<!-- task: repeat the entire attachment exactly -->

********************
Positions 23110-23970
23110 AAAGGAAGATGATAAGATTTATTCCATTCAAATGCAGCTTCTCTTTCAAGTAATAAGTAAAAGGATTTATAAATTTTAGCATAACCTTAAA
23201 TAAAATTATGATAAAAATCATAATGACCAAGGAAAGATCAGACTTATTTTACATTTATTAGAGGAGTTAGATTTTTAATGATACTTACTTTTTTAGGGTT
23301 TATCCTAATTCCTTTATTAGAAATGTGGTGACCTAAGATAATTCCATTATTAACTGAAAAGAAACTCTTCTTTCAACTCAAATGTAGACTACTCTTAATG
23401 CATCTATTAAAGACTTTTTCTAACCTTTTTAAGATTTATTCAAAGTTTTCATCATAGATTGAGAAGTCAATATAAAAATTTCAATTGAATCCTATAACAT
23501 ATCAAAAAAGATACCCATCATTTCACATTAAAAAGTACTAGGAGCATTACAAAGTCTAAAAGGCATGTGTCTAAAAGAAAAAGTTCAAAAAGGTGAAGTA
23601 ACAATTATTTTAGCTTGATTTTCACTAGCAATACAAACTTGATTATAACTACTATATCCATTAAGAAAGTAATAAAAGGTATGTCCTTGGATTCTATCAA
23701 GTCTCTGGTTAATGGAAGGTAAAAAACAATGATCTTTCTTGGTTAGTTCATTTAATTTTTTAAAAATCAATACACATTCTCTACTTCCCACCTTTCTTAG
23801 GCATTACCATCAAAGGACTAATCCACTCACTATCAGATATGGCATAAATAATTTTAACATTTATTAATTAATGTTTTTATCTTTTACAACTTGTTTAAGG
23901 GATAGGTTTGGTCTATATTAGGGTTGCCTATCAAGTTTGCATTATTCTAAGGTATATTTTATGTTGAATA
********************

Positions 23110-23970
23110 AAAGGAAGATGATAAGATTTATTCCATTCAAATGCAGCTTCTCTTTCAAGTAATAAGTAAAAGGATTTATAAATTTTAGCATAACCTTAAA
23201 TAAAATTATGATAAAAATCATAATGACCAAGGAAAGATCAGACTTATTTTACATTTATTAGAGGAGTTAGATTTTTAATGATACTTACTTTTTTAGGGTT
23301 TATCCTAATTCCTTTATTAGAAATGTGGTGACCTAAGATAATTCCATTATTAACTGAAAAGAAACTCTTCTTTCAACTCAAATGTAGACTACTCTTAATG
23401 CATCTATTAAAGACTTTTTCTAACCTTTTTAAGATTTATTCAAAGTTTTCATCATAGATTGAGAAGTCAATATAAAAATTTCAATTGAATCCTATAACAT
23501 ATCAAAAAAGATACCCATCATTTCACATTAAAAAGTACTAGGAGCATTACAAAGTCTAAAAGGCATGTGTCTAAAAGAAAAAGTTCAAAAAGGTGAAGTA
23601 ACAATTATTTTAGCTTGATTTTCACTAGCAATACAAACTTGATTATAACTACTATATCCATTAAGAAAGTAATAAAAGGTATGTCCTTGGATTCTATCAA
23701 GTCTCTGGTTAATGGAAGGTAAAAAACAATGATCTTTCTTGGTTAGTTCATTTAATTTTTTAAAAATCAATACACATTCTCTACTTCCCACCTTTCTTAG
23801 GCATTACCATCAAAGGACTAATCCACTCACTATCAGATATGGCATAAATAATTTTAACATTTATTAATTAATGTTTTTATCTTTTACAACTTGTTTAAGG
23901 GATAGGTTTGGTCTATATTAGGGTTGCCTATCAAGTTTGCATTATTCTAAGGTATATTTTATGTTGAATA